In December of 2010, ABC News reported that David Epstein, a Columbia University professor, had been arrested for having a consensual sexual relationship with his 24-year-old daughter. Epstein’s attorney told ABC the following, “It’s OK for [others] to do whatever they want in their own home, how is this so different?” His argument was clear. Epstein and his daughter were born with a biological preference for incest and, therefore, they should be tolerated to the same degree as all the rest of us who are born with our own sets of genetic proclivities and appetites.
Question: Why in the world does biology matter? What difference does it make if Epstein was “born that way”?
In his seminal work Orthodoxy, G.K. Chesterton said, “original sin…is the only part of Christian theology which can really be proved.” His point was simple. Turn on the nightly news and you can see that something is wrong. We live in a broken world. All of us are “born” with a sinful nature – with broken appetites, broken attitudes, and broken spirits. When we look in the mirror each morning, all of us know that the person looking back is far from perfect and has a compromised body, compromised personality, and compromised soul. Whether it be physical or mental, we all have some proclivities that are wrong and which we are obligated to control as struggle our way through life.
You see, we all intuitively (and empirically) know that genetic predisposition really doesn’t mean that much when it comes to questions of morality. For example, some people may be born with a genetic predisposition to be angry. Does that mean they have the right to strike out at others all the time? Does a guy with the “anger gene” have the moral right to verbally abuse his colleagues, his spouse and his kids? It could be argued that all of us are genetically predisposed to lie. Does the “liar gene” give you and me an excuse to be deceptive in our business dealings, friendships and marriages? What if it can be proven that thieves are genetically predisposed to steal? Does the “thieves gene” mean burglary is now an amoral discussion and that those of us who judge it as wrong are guilty of intolerance and hate? How about racism? If it could be proven that Nazis were genetically predisposed to hate Jews would the argument that they were “born that way” have justified their genocidal actions? How about the plantation owners of the 1860s? Would their claim of being “born that way” vindicate their actions of treating blacks like chattel? You see the “born that way” argument really doesn’t work if one believes that we still have the obligation, culpability and free will to “behave” morally in spite of our broken dispositions and desires.
Human behavior has always been a moral discussion and the measure of right behavior and wrong behavior has never been, and can never be, grounded in the assumption that we are free to do all the things we were “born to do.” We are not animals. We don’t just rut about enslaved to uncontrolled instincts. We are moral creatures, which means that, by definition, we “don’t do” some of the very things we are “born to do.”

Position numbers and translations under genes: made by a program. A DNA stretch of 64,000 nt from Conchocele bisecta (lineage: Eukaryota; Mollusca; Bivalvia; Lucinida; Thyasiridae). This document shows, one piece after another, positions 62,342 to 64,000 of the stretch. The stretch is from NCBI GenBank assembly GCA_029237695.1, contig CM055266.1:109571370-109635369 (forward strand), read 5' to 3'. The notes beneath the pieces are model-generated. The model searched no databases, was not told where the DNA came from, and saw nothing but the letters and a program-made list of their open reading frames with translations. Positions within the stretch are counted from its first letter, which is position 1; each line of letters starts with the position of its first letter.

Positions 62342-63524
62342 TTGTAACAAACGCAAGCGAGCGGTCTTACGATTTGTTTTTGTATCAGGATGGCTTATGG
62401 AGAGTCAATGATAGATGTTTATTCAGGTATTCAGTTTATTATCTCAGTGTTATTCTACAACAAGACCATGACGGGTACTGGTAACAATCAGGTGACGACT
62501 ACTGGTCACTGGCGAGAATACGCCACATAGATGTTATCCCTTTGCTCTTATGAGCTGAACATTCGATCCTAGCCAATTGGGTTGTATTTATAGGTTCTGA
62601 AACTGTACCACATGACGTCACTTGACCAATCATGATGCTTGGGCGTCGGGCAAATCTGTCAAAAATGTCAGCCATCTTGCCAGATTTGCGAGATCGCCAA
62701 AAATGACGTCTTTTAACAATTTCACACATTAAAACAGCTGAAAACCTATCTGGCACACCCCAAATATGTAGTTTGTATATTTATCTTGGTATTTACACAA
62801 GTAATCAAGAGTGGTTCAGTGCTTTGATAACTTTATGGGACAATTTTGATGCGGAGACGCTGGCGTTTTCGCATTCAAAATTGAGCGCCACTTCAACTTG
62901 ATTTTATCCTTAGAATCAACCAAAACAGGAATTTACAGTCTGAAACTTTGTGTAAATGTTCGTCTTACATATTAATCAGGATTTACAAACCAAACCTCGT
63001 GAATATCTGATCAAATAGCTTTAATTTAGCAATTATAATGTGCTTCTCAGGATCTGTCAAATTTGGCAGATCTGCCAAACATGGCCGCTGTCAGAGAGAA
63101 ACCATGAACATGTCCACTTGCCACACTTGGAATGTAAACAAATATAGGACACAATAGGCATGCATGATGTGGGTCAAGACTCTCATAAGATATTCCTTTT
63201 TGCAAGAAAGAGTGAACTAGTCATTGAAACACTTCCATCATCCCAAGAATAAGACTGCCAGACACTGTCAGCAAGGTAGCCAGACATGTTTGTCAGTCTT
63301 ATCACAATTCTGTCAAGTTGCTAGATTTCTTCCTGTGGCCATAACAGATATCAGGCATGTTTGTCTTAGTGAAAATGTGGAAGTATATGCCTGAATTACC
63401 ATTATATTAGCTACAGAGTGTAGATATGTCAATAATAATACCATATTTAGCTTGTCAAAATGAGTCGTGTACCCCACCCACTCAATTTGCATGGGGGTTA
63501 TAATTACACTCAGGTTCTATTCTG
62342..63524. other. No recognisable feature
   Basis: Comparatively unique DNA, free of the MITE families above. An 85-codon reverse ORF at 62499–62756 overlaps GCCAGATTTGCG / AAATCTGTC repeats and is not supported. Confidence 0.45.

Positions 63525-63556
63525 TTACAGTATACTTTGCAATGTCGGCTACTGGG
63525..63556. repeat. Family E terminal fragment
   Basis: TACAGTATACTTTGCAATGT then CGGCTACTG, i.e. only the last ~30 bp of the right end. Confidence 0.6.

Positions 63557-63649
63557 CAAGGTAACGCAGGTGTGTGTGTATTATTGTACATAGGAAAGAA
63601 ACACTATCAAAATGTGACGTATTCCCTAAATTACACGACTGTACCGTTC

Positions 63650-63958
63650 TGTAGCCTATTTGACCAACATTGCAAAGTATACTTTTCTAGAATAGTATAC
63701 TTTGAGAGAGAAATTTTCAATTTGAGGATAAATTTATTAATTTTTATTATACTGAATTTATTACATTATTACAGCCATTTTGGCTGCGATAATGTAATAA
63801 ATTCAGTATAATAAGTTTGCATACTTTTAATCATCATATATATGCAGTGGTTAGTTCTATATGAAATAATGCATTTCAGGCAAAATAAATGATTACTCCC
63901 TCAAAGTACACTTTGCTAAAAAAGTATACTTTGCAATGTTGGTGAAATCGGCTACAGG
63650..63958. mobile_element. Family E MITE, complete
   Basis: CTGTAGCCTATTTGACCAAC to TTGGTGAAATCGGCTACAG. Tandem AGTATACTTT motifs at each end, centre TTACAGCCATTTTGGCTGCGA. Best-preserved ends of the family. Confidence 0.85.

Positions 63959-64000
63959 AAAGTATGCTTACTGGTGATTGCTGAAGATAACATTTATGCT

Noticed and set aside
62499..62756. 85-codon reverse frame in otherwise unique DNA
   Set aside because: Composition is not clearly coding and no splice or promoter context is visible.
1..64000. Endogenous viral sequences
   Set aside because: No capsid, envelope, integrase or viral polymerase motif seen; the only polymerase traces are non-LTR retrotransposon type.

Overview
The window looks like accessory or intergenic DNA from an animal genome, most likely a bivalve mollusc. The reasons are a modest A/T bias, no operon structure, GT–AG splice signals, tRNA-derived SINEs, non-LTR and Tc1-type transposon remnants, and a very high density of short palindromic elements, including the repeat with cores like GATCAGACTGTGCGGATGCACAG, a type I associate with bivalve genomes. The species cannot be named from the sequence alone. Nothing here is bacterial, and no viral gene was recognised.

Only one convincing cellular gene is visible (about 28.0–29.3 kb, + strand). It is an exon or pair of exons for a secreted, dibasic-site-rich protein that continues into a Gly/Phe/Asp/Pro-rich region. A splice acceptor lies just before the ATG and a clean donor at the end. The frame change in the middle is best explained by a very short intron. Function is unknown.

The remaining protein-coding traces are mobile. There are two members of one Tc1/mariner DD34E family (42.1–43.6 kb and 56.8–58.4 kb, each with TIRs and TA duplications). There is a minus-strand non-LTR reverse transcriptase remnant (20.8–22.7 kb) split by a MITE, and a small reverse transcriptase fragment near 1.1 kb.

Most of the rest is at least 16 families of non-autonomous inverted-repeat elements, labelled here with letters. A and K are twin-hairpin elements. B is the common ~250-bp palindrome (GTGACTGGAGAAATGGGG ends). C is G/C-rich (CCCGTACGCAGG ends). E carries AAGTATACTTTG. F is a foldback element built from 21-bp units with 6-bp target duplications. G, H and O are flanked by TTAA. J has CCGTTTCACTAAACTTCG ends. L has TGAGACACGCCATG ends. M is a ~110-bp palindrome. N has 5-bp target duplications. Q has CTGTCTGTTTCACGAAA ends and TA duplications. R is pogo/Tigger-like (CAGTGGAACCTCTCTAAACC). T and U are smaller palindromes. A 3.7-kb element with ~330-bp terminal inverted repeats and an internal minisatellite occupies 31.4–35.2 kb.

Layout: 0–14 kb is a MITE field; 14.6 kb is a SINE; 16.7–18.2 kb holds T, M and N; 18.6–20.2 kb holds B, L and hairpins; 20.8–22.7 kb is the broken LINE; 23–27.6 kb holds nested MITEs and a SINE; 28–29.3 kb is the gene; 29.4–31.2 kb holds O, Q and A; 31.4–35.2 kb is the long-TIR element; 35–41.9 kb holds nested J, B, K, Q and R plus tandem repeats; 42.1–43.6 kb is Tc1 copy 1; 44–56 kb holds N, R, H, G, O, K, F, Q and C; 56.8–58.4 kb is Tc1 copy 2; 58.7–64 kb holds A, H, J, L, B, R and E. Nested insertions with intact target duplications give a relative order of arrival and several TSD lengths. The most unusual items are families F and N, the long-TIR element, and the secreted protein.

So, don’t we have to conclude that even if there is an “incest gene” that it really doesn’t matter? Surely we can all agree that the genetic predisposition of a Columbia University professor who is justifying having sex with his 24-year-old daughter is irrelevant, can’t we? Isn’t it obvious to all of us that our moral culpability must always supersede our appetites?
Bottom line: Who cares about our biological penchants? You and I are predisposed to do a lot of things that are just simply wrong. Genetic predisposition does not determine what is moral and what is not. If our physiology or our chemistry becomes the final measuring rod of right and wrong then we are left with absolutely no moral standards regarding any behavioral choice. Even, incest becomes nothing more than a matter of personal expression. Frankly, in such a world we would have no moral arguments for or against any action -sexual or otherwise. If personal behaviors are “predetermined” by nature we are all nothing but animals governed by our instincts and genes and any discussion of morality and personal responsibility becomes mute by definition.
Chesterton also said “If you wanted to dissuade a man from drinking his tenth whisky you would slap him on the back and say, ‘Be a man.’ No one who wished to dissuade a crocodile from eating his tenth explorer would slap it on the back and say, ‘Be a crocodile.’ For we have no notion of a perfect crocodile; no allegory of a whale expelled from his whaley Eden. If a whale came up to us and said: ‘I am a new kind of whale; I have abandoned whalebone’ we should not trouble. But if a man came up to us…to say, ‘I am a new kind of man. I have abandoned [morality]’; we should answer, ‘Doubtless you are new, but …[you] have fallen with Adam…”